On February 20th, the U.S. Securities Exchange Commission (SEC), the top securities watchdog in America, announced that cybersecurity play Gladius Network had self-reported its 2017 token sale as an unregistered security offering and the startup would be taking remedial steps to right its violations of U.S. securities laws.
Gladius, a Washington D.C.-based company focused on leveraging the Ethereum blockchain to mitigate Distributed Denial of Service (DDoS) attacks, had raised more than $12 million USD in an initial coin offering near the peak of the 2017 cryptoeconomy bull run.
SEC Maintains Position on ICOs
Over the last several years, however, the SEC has repeatedly maintained that many such token sales qualify as unregistered securities offerings under U.S. federal law. As anxieties over securities regulations crackdowns reached a fever pitch in America’s nook of the cryptoverse in 2018, the Gladius team pivoted toward caution and self-reported an unregistered ICO to the Commission last summer.
The company cooperated with the watchdog’s ensuing investigation and committed to taking remedial actions. Now, “without admitting or denying the findings,” Gladius has agreed to register its token as a security with the SEC and will return funds to any of its ICO investors that request their investments back.
“The SEC has been clear that companies must comply with the securities laws when issuing digital tokens that are securities,” said SEC Cyber Unit head Robert Cohen. “Today’s case shows the benefit of self-reporting and taking proactive steps to remediate unregistered offerings,”
The latest enforcement flex comes after the Commission has undertaken a spree of enforcement actions toward enterprises in the cryptocurrency space in recent months. Last November, the agency settled charges with EtherDelta founder Zachary Coburn after the regulator determined EtherDelta had started out as an unregistered securities exchange.
That same month, the Commission settled charges with another two token projects, Airfox and Paragon Coin, as their ICOs were deemed to be unregistered securities offerings. And in December 2018, the SEC fined music producer DJ Khaled and boxer Floyd Mayweather for illegally marketing Centra Tech in having failed to disclose they were paid to promote the token play.
More recently, social media business Kik said last month they expected the SEC to undertake enforcement actions related to the company’s kin token offering from 2017. Kik CEO Ted Livingston said the company was prepared to fight any forthcoming regulatory flex in court, a possibility that would mark a sharp break in style from smaller projects’ more deferential posturings toward the Commission over the last year.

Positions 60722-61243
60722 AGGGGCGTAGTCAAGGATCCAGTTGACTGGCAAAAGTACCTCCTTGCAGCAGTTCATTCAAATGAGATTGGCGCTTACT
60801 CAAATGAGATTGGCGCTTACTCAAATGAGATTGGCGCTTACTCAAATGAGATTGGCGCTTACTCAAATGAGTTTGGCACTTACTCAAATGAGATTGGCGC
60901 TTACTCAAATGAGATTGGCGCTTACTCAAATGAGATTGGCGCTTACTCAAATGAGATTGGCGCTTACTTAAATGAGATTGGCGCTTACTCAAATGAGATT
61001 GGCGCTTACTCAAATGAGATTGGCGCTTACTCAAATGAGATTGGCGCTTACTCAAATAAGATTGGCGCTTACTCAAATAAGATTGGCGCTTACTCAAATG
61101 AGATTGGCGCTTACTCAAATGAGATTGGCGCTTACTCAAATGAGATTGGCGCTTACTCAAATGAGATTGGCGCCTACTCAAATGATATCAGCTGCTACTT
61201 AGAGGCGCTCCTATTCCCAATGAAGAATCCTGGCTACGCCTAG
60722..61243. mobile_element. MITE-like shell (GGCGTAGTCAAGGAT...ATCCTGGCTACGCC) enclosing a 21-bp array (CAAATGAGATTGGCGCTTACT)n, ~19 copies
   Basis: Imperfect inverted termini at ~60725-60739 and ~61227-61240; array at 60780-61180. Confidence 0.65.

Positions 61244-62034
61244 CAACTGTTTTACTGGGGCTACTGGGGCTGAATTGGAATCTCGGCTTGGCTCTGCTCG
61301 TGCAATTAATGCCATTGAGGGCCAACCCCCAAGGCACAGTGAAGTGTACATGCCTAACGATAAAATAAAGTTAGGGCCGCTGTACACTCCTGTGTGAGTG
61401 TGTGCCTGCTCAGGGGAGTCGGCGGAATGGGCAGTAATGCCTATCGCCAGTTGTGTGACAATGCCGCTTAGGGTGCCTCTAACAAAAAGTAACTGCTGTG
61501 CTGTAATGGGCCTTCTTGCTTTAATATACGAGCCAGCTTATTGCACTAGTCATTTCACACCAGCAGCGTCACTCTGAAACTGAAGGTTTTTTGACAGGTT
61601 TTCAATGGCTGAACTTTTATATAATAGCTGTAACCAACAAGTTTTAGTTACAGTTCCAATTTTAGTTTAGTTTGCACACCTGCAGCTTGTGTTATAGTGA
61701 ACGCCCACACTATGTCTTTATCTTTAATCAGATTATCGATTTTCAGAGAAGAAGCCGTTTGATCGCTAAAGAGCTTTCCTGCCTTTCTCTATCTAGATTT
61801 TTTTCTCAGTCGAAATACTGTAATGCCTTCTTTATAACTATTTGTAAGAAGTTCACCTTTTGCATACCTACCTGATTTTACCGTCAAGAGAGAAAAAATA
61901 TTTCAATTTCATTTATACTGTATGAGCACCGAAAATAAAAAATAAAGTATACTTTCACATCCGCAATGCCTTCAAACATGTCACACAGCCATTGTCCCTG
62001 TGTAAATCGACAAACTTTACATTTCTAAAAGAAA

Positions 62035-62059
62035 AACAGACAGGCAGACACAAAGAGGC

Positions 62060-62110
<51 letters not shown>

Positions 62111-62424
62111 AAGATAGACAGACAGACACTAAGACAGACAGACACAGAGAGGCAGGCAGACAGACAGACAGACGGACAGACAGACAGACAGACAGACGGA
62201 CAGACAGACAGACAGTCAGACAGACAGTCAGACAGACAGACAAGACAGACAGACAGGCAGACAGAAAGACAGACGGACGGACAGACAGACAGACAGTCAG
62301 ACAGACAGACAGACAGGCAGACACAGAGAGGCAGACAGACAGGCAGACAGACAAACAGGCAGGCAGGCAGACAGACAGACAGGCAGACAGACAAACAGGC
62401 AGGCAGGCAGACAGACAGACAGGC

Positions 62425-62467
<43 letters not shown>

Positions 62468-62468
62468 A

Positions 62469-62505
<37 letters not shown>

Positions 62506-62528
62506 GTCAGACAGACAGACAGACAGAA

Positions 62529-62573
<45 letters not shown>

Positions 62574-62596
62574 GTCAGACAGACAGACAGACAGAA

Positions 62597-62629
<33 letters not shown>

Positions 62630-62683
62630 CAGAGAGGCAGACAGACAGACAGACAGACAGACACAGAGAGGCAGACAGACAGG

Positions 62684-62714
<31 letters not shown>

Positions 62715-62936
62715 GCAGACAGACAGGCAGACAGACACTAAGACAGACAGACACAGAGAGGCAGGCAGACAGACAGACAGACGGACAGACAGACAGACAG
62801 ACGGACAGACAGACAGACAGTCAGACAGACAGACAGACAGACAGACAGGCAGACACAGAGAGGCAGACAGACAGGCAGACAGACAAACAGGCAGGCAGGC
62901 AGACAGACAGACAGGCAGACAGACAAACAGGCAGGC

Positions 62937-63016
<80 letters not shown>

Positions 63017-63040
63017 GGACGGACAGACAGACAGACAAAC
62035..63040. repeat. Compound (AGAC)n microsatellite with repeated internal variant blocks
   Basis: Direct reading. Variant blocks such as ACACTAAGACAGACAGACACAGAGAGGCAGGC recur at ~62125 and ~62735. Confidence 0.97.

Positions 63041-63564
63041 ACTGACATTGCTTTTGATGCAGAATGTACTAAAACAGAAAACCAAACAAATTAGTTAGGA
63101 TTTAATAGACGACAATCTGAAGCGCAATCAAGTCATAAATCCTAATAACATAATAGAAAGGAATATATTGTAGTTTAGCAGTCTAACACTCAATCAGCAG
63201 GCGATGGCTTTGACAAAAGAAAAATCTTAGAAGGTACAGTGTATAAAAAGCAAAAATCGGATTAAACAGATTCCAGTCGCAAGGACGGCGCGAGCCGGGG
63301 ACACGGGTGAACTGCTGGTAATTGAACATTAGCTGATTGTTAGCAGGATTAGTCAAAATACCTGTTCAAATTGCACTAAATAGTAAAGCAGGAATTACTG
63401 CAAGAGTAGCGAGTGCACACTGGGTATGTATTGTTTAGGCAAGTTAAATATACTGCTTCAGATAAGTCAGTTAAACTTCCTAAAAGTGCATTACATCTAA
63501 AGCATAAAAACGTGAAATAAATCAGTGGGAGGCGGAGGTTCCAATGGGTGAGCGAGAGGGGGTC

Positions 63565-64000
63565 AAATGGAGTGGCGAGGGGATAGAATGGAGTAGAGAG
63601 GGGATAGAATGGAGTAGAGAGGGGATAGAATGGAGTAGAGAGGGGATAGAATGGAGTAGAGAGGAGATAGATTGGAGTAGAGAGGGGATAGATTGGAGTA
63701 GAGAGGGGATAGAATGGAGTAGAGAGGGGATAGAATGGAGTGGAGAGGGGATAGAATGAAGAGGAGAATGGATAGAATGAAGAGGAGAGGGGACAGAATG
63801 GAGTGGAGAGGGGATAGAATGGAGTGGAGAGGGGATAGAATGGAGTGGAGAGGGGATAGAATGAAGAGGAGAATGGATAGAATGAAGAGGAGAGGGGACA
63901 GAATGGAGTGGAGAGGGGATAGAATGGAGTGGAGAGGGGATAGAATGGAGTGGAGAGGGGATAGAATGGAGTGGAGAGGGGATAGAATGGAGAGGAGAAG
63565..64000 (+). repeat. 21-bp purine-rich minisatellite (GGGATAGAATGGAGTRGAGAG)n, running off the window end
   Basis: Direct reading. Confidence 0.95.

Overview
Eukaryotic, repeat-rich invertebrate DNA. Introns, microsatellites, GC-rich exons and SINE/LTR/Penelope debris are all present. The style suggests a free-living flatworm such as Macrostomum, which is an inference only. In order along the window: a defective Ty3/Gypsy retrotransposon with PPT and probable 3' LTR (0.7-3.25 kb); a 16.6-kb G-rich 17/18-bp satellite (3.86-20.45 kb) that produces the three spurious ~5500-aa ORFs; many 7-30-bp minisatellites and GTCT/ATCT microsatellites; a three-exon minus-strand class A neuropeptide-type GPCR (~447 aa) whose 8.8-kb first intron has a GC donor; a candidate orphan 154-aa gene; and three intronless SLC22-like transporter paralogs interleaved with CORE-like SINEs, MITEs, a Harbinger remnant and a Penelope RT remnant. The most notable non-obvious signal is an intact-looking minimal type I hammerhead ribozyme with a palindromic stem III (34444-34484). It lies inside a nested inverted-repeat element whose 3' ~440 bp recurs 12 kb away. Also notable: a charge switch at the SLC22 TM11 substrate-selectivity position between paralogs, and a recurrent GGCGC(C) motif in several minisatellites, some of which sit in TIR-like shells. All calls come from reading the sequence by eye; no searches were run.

The Regulatory Landscape in America Remains Paradoxical
There are several U.S. government agencies that exercise oversight over various aspects of commerce in the nation, and to date, they’ve all had different things to say on how cryptocurrencies should be regulated there.
For example, the Internal Revenue Service (IRS) slots cryptocurrencies as “property” for tax purposes, which bears capital gain and loss implications. The SEC, for now, has maintained that most tokens are securities. The U.S. Commodity Futures Trading Commission (CFTC) hails crypto-assets as commodities. And the U.S. Treasury’s Finance Crimes Enforcement Network (FinCEN) sees cryptocurrencies as money, a position courts in America have started pointing to with more frequency.
Even in this labyrinthine, ambiguous landscape, there’s apparently more room for debate. Late last year, a federal court in California challenged the SEC’s designation of Blockvest, a forthcoming cryptocurrency exchange, as being an unregistered securities exchange. The court suggested the Commission’s interpretation of securities was too expansive.
Barring the passing of a federal bill that establishes the formal status of cryptocurrencies, the regulatory confusion is only set to continue in America. Though it remains to be seen if any such bill will be able to actualize for the foreseeable future.
Meanwhile, in the U.K., the Financial Conduct Authority (FCA) published a consultation paper last month in which it tentatively argued that utility tokens weren’t securities under its purview, a more permissive position than what’s been seen from the SEC across the pond.
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